GM Advice

“Never in my house.. Ye abide by m’rules ya see…”

StoryTeller Advice
The Golden Rule: Always have fun. If something isn’t fun, don’t do it.

1. Learn to improvise. You’ll never find things go perfectly smoothly. Be ready to roll with whatever happens.

2. Tempt your players with A-Beats. Any time their Obsession or something that fits into their character’s larger interests has an opportunity to advance swiftly come up, offer them an A-Beat to act in a (preferably less-than-ethical) manner to further that agenda. For example, breaking into the office of an archaeologist to ransack their records because one of their last findings looks like something from a Ruin.

Have fun!

Edit: Gonna throw in a bit more advice, actually.

3. Have your players figure out why their cabal came together, what their purpose is, and what their rules are. Cabals aren’t just groups of buddies who got together Because. They’re a mystical compact and secret society a group of Mages formed to use for mutual benefit and/or out of shared ideals. Not only does this help give players something to keep everyone on the same page, but it also gives you hooks to hang stuff on.

4. Have a built-in dispute resolution system. Players will inevitably have different ideas on how they want to do things. Have a dispute resolution system everyone agrees on; not only OOC but in-game, preferably with some mechanism to ensure that, if decisions consistently go against one person, they can get something out of it. For example, if a person is the only one opposing a vote, say, they can demand some condition on the course of action to be taken.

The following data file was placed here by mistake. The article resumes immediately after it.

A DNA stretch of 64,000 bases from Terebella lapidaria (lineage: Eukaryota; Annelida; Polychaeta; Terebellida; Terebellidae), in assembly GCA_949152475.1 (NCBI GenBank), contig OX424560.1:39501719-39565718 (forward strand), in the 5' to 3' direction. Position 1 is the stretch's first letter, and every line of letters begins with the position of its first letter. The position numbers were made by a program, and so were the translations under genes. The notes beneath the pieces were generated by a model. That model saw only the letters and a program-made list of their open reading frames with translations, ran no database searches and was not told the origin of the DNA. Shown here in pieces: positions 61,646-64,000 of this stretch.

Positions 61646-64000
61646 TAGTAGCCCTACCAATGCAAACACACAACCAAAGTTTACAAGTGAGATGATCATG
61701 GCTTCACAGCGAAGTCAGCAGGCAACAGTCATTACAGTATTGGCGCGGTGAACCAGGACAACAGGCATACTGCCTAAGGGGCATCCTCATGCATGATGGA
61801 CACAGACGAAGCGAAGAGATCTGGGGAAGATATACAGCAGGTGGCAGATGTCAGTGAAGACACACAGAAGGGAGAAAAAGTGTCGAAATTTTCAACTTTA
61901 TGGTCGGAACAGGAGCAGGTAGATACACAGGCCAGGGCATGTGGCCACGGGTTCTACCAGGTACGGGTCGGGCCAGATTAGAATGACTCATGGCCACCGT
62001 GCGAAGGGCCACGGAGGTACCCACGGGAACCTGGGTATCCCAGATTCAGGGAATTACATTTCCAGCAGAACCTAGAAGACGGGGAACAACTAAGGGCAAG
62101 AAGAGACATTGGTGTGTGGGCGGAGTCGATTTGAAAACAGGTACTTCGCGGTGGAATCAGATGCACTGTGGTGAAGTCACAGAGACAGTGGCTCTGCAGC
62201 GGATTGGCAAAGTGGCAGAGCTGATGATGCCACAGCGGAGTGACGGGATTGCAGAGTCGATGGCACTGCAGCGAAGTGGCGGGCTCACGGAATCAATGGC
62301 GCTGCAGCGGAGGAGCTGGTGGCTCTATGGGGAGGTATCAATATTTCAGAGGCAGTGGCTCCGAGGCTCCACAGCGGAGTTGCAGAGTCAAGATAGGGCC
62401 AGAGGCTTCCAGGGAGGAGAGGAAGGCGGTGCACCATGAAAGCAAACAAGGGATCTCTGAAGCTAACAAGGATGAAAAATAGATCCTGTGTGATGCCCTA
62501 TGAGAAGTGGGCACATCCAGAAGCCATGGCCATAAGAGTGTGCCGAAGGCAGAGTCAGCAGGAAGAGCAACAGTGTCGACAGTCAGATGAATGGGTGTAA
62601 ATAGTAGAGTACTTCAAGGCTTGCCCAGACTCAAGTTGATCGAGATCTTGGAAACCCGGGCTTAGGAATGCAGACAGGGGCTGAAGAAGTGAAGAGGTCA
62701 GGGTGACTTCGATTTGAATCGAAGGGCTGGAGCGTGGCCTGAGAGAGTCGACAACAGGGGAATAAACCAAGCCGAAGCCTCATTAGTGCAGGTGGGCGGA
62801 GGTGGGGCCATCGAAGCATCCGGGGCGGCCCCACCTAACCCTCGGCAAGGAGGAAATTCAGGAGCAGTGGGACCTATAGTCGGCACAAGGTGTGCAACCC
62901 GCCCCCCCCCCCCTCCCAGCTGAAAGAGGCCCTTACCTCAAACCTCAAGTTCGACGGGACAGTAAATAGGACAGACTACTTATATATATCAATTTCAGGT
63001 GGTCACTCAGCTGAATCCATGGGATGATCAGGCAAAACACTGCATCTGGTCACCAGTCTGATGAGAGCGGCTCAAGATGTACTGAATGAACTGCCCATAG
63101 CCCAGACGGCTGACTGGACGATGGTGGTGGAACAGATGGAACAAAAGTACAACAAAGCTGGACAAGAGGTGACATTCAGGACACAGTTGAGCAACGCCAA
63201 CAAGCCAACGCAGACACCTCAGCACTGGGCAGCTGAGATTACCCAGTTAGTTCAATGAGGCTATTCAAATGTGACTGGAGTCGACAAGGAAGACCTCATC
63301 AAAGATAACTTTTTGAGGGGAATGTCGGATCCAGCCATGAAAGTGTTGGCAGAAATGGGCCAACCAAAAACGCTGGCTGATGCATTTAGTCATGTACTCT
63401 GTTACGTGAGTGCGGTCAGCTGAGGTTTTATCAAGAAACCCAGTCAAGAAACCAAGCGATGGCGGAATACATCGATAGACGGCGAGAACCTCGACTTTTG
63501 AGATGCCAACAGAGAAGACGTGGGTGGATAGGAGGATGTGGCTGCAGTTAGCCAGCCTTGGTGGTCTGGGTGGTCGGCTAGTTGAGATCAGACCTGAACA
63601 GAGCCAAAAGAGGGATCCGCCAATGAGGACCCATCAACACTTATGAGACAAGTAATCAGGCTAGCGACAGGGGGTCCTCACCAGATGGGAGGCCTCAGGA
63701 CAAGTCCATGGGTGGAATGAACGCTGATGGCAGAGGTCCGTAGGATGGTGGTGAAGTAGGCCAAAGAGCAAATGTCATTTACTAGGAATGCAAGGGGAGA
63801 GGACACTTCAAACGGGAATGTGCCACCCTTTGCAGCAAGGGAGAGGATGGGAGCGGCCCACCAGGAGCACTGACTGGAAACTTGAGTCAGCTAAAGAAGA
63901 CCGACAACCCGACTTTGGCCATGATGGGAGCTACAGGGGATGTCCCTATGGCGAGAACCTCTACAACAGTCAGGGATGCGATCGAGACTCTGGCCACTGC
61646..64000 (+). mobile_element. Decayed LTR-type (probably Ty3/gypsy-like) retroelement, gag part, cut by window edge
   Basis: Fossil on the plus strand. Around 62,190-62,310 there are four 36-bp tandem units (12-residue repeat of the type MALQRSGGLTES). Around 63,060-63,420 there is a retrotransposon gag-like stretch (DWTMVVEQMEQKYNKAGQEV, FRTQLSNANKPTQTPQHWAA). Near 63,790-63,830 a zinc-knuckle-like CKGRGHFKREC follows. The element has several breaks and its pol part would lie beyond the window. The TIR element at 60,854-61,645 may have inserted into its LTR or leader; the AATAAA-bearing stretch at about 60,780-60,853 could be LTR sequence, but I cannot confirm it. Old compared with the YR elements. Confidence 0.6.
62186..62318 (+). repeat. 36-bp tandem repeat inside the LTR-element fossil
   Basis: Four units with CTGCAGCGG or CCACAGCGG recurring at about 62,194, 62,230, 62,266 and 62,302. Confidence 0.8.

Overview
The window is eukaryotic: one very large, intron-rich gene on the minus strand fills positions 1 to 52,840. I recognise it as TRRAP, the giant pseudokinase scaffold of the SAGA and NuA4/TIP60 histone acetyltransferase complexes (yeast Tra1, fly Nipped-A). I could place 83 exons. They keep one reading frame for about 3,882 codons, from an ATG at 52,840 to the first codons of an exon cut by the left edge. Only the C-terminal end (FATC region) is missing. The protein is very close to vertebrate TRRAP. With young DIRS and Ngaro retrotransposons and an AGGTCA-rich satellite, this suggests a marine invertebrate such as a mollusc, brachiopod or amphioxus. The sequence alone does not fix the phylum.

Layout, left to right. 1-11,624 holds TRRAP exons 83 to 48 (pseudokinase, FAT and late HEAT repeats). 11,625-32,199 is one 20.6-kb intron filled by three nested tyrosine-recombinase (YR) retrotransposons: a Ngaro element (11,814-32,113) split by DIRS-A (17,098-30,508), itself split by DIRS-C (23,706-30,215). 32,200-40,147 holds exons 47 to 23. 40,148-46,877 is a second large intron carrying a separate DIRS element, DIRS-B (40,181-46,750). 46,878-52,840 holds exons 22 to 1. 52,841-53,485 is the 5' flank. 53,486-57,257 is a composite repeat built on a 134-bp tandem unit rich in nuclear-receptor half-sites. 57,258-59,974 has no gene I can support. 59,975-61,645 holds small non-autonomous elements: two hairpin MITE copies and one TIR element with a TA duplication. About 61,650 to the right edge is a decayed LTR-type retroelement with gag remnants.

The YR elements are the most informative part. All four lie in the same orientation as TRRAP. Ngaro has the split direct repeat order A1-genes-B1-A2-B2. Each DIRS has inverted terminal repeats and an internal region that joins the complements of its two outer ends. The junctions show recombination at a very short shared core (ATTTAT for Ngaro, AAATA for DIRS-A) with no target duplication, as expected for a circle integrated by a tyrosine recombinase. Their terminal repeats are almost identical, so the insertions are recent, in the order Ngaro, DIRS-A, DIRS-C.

Favor speed over accuracy, at least at first. It’s fun to really dive into the system and do everything exactly right, but sometimes it can be a drag. Down and dirty spellcasting is perfectly fine when you don’t want to spend three minutes working out a spell, especially if there’s not a lot of consequences.

Seconding Axelgear’s bit of advice there about getting the players to figure out how they know each other. One thing I do is have everyone go around in the circle with the question “How does your character know the character sitting beside you?” until they have interesting backstory for the group.

Once everyone had a solid character concept I had them add connections between them. I can always find ways to bring characters together, but I find it is better if players work out that bit themselves (with occasional inputs from me).

  • “Show…” rather than “Tell…”
  • Kill your PC’s slowly…

Player Advice

GM Advice

ANother World of Darkness - Alpha Network Greyman Greyman